Snow causing cancellations in Fort Mill

February 11, 2014 

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— Fort Mill schools will be closed Wednesday in anticipation of more snow.

Municipal Court in Fort Mill for Wednesday, Feb. 12, has been canceled due to inclement weather.

Court will be rescheduled for Wednesday, Feb. 26. This court date applies to tickets originally scheduled for Jan. 29 as well. Ticket holders should check for details about what time to report.

Fort Mill Town Hall will be on a three-hour delay Wednesday, but Public Works will observe their normal schedule, a town spokeswoman said.

All local public schools have sent or are planning to send students home early Tuesday.

On Monday night, cold rain, some of it mixed with sleet, fell, possibly heralding what meteorologists caution will be a major winter storm mixed with snow, sleet and ice. The National Weather Service predicts snow will continue into Tuesday evening. There's supposed to be a break in the precipitation before it picks up again Wednesday with more snow, then freezing rain before turning into snow again on Wednesday night. Anywhere between another one to seven inches of snow could fall before the winter storm finally moves on Thursday evening.

Temperatures on Wednesday were supposed to stay below freezing.

Amounts ranging from a dusting to two inches had fallen on York, Chester and Lancaster County by mid-afternoon Tuesday.

Throughout Tuesday morning, the Highway Patrol and several police agencies reported not responding to any major weather-related crashes or incidents.

Police urge residents to avoid driving if they can, she said.

Roads in York County were mostly wet Tuesday morning, creating conditions similar to regular rainfall, said Mike Channell, operations manager of York County's emergency management office.

Emergency crews had not responded to any major incidents, but continue to monitor the forecast and conditions on the roads, he said.

With more emergency vehicles hitting the roads Tuesday, Lance Cpl. Billy Elder with the Highway Patrol cautioned any residents who may be home throughout the day to keep the sledding and "fun and games" away from the road.

“We are watching this storm system closely and urging everyone to have a plan for severe weather,” said Stephanie White, executive director of the Upper Palmetto American Red Cross chapter. “The weather models are showing a wintry mix with freezing rain, snow, and ice for our area, so people need to prepare.”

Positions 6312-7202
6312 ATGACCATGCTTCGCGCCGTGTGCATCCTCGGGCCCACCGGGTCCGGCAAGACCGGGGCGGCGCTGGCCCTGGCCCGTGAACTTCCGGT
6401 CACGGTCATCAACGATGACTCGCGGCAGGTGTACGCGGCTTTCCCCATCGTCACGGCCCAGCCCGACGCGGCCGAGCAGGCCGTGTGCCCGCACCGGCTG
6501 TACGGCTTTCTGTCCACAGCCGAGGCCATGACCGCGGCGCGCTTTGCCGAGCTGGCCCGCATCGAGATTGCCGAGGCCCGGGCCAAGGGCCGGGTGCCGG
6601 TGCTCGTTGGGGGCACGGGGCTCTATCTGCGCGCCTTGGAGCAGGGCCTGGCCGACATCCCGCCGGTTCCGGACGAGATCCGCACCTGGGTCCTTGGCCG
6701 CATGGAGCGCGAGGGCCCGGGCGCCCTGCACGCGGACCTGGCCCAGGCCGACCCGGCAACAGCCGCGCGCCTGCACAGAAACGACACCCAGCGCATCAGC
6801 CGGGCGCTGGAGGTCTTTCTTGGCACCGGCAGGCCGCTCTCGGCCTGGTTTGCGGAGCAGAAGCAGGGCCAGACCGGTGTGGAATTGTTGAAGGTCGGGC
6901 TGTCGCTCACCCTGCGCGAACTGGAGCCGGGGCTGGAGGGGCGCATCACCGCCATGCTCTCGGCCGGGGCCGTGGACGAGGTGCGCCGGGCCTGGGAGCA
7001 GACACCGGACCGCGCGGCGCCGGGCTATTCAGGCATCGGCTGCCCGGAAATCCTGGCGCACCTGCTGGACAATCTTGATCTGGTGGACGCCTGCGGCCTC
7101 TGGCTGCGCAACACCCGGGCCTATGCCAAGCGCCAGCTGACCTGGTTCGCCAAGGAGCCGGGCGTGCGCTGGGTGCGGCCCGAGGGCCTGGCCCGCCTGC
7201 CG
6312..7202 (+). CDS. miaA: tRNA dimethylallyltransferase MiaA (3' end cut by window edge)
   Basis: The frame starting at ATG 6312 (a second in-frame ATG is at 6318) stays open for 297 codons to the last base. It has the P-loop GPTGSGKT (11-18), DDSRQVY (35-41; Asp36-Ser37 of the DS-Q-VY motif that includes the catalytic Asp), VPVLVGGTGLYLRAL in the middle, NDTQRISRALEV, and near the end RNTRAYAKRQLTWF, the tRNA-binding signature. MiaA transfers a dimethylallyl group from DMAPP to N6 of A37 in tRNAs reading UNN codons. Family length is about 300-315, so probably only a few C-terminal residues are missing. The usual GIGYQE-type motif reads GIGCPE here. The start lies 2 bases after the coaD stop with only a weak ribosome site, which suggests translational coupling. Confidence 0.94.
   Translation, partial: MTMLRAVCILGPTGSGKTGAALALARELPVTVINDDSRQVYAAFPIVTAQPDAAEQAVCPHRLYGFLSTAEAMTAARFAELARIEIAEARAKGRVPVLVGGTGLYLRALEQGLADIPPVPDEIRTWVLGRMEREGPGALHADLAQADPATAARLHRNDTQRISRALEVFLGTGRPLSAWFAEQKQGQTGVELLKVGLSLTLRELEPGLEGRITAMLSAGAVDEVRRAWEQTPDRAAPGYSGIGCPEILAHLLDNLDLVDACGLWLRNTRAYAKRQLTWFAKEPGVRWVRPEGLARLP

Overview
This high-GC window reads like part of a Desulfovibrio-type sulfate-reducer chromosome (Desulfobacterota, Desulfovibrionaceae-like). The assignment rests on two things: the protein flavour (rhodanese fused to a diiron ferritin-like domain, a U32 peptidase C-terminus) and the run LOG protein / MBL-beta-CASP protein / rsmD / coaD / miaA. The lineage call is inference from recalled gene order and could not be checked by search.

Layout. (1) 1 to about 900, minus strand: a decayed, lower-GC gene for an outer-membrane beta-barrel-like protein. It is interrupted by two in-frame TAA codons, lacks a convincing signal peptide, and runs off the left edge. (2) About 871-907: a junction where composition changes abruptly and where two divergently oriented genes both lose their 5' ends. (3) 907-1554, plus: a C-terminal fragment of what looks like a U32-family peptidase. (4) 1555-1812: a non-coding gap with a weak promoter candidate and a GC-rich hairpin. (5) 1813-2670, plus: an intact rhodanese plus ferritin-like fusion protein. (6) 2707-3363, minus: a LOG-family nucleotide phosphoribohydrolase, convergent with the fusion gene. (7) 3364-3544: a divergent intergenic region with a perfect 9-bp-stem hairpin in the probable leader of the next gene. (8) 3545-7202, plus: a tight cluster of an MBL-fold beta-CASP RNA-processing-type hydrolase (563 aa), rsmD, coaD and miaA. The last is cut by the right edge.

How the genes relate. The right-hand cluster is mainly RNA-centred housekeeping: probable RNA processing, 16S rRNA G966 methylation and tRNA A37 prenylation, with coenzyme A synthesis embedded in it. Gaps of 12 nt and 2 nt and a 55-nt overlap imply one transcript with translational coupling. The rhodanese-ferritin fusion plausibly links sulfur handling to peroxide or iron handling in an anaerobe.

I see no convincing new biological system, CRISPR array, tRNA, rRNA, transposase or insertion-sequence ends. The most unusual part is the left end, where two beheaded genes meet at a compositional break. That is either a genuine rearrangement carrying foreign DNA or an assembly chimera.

Some local fire departments are on call to help the county and York County's four-wheel; drive brush trucks are also ready to be used to help drivers and keep the highway clear if state resources cannot keep up with demands for service on I-77.

Duke Energy has begun moving crews in anticipation of a winter storm expected to cover its Carolinas service territory with snow, sleet and ice.

Meanwhile, the state’s electric cooperatives are preparing for the potential of widespread power outages. “This is the kind of scenario you never want to see,” said Todd Carter, vice president of loss control and training at The Electric Cooperatives of South Carolina. “Ice storms of this magnitude can cause extensive damage to our system. Unfortunately, it looks like a large number of homes are probably going to lose power in the coming days.” In advance of the storm, 22 line workers from Kentucky arrived in the state today to assist with power restoration efforts. Storm coordinators, as part of a mutual aid agreement among co-ops, will participate in a conference call Wednesday morning and determine whether additional reinforcements are needed. “If this storm produces an inch of ice, we’re going to need as much help as we can get,” said Carter.

“Right now, we have almost 300 linemen on stand-by to help. We’ll draw crews from Mississippi, Florida, as well as more linemen from Kentucky. We’ll decide Wednesday morning whether we have to call them in.” The latest winter blast comes from the combination of cold air building north from Canada and returning low-pressure moisture from the northern Gulf of Mexico, forecasters say, bringing snow, sleet and freezing rains crashing down on the Carolinas and Georgia. Snow fell in the same areas two weeks ago, the result of an arctic cold front that moved through the region to the coast.

Jonathan McFadden of The Herald contributed.

Check back for more updates on the weather

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